People are waking up to the therapeutic health benefits of pets including aquarium fish. Pets offer unconditional love and in today’s world with nuclear families and urban lifestyle these aquariums give the much needed relaxation and a little touch of nature into our living rooms. But these harmless creatures go through a lot of health issues like us, humans. One such issue is a parasitic infestation called the FLUKES.
1. What causes flukes in fish?
Body Flukes consist of tiny worm-like parasites which are very difficult to spot without a microscope. They can get into the skin, gills, and other body parts of the fish. They are also known as Gill Flukes and Skin Flukes. Introduced into aquariums by infected fish or in some cases even plants, which carry the eggs or the parasite itself, young anchor worms are small crustaceans that burrow into the fish’s skin and enter the muscles. Here they begin to develop and release eggs before they die—leaving behind damage, which can become infected. Undesirable environmental conditions—including poor water conditions,( High ammonia or nitrate levels, low oxygen levels, improper temperature or a high or low pH can cause stress. If you have a saltwater tank, incorrect salt levels could also induce stress)
Overcrowding or stress by incompatible species—creates conditions that can lead to destructive outbreaks. Fish often feel cramped if they live with too many other fish or the wrong fish. It also affects water quality and the combativeness of the fish apart from bringing in contagious parasites. Avoiding stressful conditions is a key to prevention, but once an outbreak occurs, prompt treatment is critical. Improper diet: improper diet and disturbances of a fish’s habitat such as banging or loud noises can cause stress. Other factors: In addition to the above, there are other factors that lead to stress. One of these is the presence of added chemicals or medications in the fish’s tank.
2. What are the symptoms of flukes in fish?
Common symptoms include
• Affected fish scratching against everything,
• Tiny red spots or yellow dusting or Reddened skin
• Changes in slime coat, with a mucus layer covering gills or body.
• Clamped fins or sore and ulcers(from scratching).
• Gill fluke symptoms are breathlessness and gasping for breath at the surface,(due to lack of oxygen and infected and irritated gills).
• Gills moving rapidly
• Chewed on or eaten-away gills or fins.
• Pale fish with drooping fins, rapid respiration and/or hollow bellies indicate more extensive infestation.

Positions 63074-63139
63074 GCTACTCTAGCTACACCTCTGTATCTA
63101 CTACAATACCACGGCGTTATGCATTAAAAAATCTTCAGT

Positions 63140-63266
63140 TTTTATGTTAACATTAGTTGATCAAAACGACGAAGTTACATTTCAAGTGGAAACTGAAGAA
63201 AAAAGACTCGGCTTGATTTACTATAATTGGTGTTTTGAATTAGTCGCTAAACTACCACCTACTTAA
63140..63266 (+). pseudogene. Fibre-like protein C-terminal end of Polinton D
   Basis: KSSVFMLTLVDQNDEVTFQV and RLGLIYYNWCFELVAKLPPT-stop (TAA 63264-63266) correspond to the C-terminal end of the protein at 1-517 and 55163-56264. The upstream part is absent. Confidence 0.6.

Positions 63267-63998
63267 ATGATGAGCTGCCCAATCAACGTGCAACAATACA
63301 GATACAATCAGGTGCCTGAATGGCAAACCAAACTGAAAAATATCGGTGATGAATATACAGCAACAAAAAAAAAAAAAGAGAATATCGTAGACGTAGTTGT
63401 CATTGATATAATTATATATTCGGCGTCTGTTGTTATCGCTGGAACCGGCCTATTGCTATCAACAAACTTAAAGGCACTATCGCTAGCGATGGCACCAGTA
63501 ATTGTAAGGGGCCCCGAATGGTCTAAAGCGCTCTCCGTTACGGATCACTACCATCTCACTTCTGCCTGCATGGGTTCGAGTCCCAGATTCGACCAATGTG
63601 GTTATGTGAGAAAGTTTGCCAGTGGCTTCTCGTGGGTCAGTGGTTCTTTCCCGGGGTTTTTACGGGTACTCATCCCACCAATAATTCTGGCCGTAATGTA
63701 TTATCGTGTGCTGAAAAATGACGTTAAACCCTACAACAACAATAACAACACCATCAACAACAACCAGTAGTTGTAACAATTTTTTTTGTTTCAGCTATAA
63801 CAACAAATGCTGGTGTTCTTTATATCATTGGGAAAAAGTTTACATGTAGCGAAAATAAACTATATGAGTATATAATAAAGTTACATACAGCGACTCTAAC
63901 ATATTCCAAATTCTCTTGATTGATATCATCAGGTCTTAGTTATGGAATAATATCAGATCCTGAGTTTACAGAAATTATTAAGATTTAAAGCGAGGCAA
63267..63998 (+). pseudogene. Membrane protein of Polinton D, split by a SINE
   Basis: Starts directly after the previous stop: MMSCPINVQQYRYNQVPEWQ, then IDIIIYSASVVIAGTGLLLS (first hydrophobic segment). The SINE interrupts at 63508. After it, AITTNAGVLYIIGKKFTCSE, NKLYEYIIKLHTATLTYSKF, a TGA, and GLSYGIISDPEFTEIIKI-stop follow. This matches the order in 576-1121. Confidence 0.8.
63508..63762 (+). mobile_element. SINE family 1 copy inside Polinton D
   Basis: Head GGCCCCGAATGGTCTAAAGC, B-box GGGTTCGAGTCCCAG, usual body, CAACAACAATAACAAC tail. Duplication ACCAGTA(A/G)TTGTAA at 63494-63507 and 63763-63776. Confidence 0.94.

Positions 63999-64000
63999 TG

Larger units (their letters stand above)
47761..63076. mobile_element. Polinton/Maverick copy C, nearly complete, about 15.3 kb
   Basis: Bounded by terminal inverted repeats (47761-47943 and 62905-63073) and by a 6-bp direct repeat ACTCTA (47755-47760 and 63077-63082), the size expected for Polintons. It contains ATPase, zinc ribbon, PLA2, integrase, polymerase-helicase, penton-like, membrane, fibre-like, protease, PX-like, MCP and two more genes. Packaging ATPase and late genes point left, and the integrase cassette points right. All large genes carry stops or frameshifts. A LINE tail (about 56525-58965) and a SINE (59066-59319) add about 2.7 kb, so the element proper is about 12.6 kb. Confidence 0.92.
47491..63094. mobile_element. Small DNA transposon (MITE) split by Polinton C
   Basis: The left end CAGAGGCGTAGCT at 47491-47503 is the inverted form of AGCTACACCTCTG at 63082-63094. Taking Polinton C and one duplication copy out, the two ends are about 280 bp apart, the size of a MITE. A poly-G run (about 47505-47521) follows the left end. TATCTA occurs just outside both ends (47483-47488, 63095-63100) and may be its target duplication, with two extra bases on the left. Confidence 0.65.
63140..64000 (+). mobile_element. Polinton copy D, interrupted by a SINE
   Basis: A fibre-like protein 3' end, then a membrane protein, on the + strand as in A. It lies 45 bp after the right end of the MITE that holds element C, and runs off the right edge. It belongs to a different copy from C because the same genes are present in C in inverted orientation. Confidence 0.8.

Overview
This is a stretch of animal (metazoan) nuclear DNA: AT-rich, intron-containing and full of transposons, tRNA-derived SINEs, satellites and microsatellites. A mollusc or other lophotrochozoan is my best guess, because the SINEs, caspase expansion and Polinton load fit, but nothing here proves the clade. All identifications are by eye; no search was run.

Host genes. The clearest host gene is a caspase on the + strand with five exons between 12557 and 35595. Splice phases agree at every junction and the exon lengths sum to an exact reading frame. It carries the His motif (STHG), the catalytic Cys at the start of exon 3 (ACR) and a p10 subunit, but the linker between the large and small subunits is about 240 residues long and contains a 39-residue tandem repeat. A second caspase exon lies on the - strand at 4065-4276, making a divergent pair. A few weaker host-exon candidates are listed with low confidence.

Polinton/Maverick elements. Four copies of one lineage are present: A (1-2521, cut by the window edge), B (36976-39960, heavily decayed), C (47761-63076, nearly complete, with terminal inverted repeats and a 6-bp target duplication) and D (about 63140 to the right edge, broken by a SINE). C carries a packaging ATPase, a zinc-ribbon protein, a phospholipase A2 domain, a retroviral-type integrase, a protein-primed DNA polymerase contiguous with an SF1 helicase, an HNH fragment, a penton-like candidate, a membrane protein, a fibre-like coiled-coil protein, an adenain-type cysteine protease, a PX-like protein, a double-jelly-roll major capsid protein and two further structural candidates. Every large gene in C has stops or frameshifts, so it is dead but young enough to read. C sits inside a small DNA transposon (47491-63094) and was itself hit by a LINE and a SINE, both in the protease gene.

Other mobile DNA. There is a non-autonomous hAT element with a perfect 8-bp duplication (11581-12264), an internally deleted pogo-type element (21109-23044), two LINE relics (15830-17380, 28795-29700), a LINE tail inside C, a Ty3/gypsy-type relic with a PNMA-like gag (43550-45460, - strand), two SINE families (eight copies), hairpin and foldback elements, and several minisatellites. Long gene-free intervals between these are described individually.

3. How do you tell if your fish is stressed?
Just like humans, fish often have to cope with stress and its complications. Whether it is new surroundings, untidy homes or strained relationships, stress in fish can lead to serious health complications. The fish have to be observed for any of these signs of stress.
4. Are flukes contagious?
Unlike other health problems in fish, Flukes can infect a healthy fish. Bad environmental conditions such as poor water quality, overcrowding, high ammonia, and stress create conditions that can lead to outbreaks. If left untreated, flukes will kill your fish by destroying its gills. If one of your fish is infected with this parasite it's a high chance the entire tank may house future generations of Flukes.
5. How are flukes treated?
Praziquatel(Sources: Pet Mountain, PondRx, Drs Foster and Smith). Vacuum well. Use slightly rounded teaspoon per 20 gallons. Follow this schedule when treating flukes with API Melafix and Aquarium salt
• Day 3 to 5 - do nothing
• Day 8 - normal water change with vacuuming
• Day 35 - normal water change, add carbon, treatment is complete!
Other treatments are also quite as good. You can use one of these: PP(Potassium Permanganate), Fluketabs, QuickCure, Formalin, Health Guard, Dromcit. A repeated treatment is also needed. Egg and larvae are still living in your tank even if you have taken care of its mother. The 2nd treatment should occur 4 days after the 1st, and the 3rd - 4 days after the 2nd. Do not overdose your tank with these treatments. Also read instructions carefully.
Treatment: Common methods include physically removing the parasite and cleaning the wound with an antiseptic like iodine. Also common is bathing freshwater fish in a seawater bath (35ppt) for about 5 minutes for multiple days until the parasite falls off. Avoiding stress is key.